On August 9, the Northern District of Illinois granted summary judgment to a debt collector who included 1099-C language in its collection letter. The Court held the language was not false or deceptive, and that no reasonable person could read the language otherwise.
In Moses v. LTD Financial Services I, Inc., et al., plaintiff Kirk Moses incurred a $951.29 debt, subsequently assigned to LTD for collections. LTD then sent Moses a letter offering to settle his claim for $237.82. The letter also stated: “IRS requires certain amounts that are discharged as a result of the cancellation of debt to be reported on a Form 1099-C. You will receive a copy of the Form 1099-C if one is required to be filed with the IRS.” (Emphasis added.)
Moses filed suit against LTD, claiming the 1099-C language was false, deceptive, and misleading under §1692e of the Fair Debt Collection Practices Act, alleging the letter represented that if Moses had paid the settlement, he would have received a 1099-C from the IRS. Moses further asserted that LTD violated §1692f because referencing the 1099-C language was an unfair and unconscionable means to collect the debt by threatening to take action which LTD could not take.
In analyzing this case, the Court utilized the following factors from Ruth v. Triumph P’ships, 577 F.3d 790, 799-800 (7th Cir. 2009), to determine whether the 1099-C statement was false or misleading under the FDCPA: (1) whether the statement was plain on its face and not misleading; (2) whether the statement was not misleading but might mislead or deceive the least sophisticated consumer; or (3) whether the statement was “so clearly confusing on its face that a court may award summary judgment to the plaintiff.”
Moses argued that the failure to include exceptions to the 1099-C reporting requirement was deceptive and misleading and fell into the third Ruth factor. In rejecting Moses’ argument, the Court focused on the fact that LTD was unaware of the composition of Moses’s debt. In other words, LTD did not know how much was principal and how much was interest. Because the original creditor would have forgiven $713.47 in debt had Moses accepted LTD’s settlement offer, LTD determined it was possible that the acceptance could trigger a taxable event. Therefore, the court found the inclusion of this language appropriate.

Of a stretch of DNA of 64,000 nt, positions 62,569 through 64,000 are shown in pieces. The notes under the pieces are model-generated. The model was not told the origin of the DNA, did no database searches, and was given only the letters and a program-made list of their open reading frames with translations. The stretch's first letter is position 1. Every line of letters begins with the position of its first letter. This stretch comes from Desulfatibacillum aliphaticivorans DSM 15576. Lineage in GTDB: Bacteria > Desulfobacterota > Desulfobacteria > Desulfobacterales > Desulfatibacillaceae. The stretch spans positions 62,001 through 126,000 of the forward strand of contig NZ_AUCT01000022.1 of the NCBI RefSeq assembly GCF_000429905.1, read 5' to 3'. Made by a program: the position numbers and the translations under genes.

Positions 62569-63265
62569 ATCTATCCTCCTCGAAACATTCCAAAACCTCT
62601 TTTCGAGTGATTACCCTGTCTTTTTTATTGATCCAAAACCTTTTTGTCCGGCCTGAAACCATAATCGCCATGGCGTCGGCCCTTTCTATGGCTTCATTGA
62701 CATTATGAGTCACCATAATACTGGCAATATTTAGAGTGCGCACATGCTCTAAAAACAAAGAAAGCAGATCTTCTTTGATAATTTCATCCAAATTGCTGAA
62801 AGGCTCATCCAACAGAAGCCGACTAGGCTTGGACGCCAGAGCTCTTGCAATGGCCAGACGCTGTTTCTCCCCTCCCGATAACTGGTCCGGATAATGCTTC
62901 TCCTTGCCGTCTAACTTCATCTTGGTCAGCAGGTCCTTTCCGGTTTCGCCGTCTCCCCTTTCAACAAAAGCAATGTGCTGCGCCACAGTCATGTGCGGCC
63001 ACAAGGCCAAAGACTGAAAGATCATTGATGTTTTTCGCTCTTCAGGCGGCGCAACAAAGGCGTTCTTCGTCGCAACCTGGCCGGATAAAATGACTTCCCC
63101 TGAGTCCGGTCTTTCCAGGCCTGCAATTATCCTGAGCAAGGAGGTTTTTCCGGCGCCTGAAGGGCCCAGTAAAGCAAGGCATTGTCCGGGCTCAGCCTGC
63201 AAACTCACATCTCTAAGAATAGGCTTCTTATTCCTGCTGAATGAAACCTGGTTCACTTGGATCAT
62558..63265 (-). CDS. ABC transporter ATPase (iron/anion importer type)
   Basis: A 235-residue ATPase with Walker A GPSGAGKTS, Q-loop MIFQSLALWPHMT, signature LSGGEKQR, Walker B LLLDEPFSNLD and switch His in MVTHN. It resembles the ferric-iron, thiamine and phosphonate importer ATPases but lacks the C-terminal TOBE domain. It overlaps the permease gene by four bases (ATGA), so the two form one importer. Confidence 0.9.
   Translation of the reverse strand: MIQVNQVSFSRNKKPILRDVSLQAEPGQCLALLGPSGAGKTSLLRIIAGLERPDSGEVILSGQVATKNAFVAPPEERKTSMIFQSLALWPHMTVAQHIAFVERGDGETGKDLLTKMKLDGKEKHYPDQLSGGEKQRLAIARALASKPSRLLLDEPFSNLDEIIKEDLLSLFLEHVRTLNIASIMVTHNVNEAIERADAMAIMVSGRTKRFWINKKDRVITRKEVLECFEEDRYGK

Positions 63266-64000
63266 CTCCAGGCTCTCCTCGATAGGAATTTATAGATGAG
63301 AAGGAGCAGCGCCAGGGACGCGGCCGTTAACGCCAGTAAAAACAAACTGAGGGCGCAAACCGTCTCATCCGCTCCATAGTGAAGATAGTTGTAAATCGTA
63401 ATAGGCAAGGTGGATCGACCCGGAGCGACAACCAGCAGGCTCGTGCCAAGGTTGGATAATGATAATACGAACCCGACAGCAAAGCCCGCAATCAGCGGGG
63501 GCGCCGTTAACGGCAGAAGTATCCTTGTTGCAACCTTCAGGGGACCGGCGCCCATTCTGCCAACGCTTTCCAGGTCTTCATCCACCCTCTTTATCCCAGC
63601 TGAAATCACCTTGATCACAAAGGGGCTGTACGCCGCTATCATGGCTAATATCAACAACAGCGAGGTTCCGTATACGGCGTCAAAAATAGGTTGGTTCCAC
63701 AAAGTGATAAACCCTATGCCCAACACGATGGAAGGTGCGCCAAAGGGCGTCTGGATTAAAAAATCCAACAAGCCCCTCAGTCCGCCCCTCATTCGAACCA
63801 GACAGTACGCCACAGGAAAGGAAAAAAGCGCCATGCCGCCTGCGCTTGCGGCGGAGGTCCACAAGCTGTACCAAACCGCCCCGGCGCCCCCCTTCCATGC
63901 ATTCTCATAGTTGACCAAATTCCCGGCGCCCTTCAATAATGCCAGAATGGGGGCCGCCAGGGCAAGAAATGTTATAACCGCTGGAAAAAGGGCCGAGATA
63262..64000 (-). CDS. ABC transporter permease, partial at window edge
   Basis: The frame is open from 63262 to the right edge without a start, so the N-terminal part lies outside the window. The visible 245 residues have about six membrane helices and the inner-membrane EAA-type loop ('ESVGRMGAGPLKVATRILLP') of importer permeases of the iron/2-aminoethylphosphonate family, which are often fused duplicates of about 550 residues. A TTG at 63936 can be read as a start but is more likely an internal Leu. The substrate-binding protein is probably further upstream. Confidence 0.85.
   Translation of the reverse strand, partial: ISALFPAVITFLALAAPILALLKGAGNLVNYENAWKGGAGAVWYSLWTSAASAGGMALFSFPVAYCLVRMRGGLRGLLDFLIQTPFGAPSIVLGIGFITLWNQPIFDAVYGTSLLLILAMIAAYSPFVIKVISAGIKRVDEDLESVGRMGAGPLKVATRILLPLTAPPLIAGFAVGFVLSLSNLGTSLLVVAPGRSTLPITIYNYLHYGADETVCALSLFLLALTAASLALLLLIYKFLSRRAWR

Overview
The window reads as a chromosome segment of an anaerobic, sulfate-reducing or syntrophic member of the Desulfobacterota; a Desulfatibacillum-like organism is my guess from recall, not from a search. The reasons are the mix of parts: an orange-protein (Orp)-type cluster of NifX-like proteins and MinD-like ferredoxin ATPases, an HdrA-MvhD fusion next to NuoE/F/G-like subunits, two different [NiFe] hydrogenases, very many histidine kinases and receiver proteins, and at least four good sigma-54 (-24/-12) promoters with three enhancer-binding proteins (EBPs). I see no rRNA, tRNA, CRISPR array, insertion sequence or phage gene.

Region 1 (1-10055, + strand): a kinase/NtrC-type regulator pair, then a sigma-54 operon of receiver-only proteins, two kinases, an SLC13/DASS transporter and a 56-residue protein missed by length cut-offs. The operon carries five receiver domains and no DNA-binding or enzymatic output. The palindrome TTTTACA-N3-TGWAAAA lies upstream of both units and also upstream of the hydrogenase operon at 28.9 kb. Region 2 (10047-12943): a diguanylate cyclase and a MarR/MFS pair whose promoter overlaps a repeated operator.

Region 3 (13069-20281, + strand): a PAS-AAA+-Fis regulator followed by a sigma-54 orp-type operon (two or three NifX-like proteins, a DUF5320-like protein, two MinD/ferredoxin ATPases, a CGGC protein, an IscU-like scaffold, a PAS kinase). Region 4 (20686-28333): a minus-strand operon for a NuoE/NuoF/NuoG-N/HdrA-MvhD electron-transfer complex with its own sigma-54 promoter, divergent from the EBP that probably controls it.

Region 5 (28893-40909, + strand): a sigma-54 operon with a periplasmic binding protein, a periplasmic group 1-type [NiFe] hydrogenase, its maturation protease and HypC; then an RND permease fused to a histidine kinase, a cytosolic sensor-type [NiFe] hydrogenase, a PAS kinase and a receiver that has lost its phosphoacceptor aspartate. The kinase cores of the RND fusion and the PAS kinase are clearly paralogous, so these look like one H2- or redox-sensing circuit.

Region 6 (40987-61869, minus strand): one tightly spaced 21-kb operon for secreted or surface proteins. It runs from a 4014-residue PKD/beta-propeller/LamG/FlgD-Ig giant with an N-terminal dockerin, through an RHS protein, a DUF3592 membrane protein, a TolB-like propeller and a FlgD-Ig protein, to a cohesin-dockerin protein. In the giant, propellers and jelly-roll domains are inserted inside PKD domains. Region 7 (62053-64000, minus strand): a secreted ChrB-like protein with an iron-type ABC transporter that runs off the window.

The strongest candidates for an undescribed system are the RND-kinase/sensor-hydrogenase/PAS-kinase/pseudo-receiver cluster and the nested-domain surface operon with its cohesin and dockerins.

The Court also observed that the 1099-C language did not affirm a discharge definitely would be reported to the IRS. The language merely stated that it might occur, which was a true statement, and left open the possibility that reporting would not be required. Therefore, no reasonable consumer could read the letter to believe that payment would definitely require the filing of the Form 1099-C.
The Court held the language fell within the first Ruth factor and was not deceptive on its face because no reasonable consumer would believe that paying the settlement referenced in the letter would automatically trigger a reportable event to the IRS. Furthermore, since Moses provided no extrinsic evidence to the contrary, the Court granted summary judgment in favor of the debt collector.
What is notable here is the Court’s interpretation of the specific language contained in the 1099-C disclaimer. Since the collector was not saying that a taxable event will occur, but merely providing an alert to the consumer that such an event might occur, the 1099-C language used for this particular account did not violate the FDCPA. This decision could also provide a road map to defeating class action claims involving similar 1099-C letter language because, in the Court’s view, any alleged violation of the FDCPA depends on what the debt collector knew about the composition of the account balance, a particularized inquiry not generally amenable to class treatment.
We will continue to monitor and report on this and other cases addressing FDCPA liability for letters containing such 1099-C disclaimer language.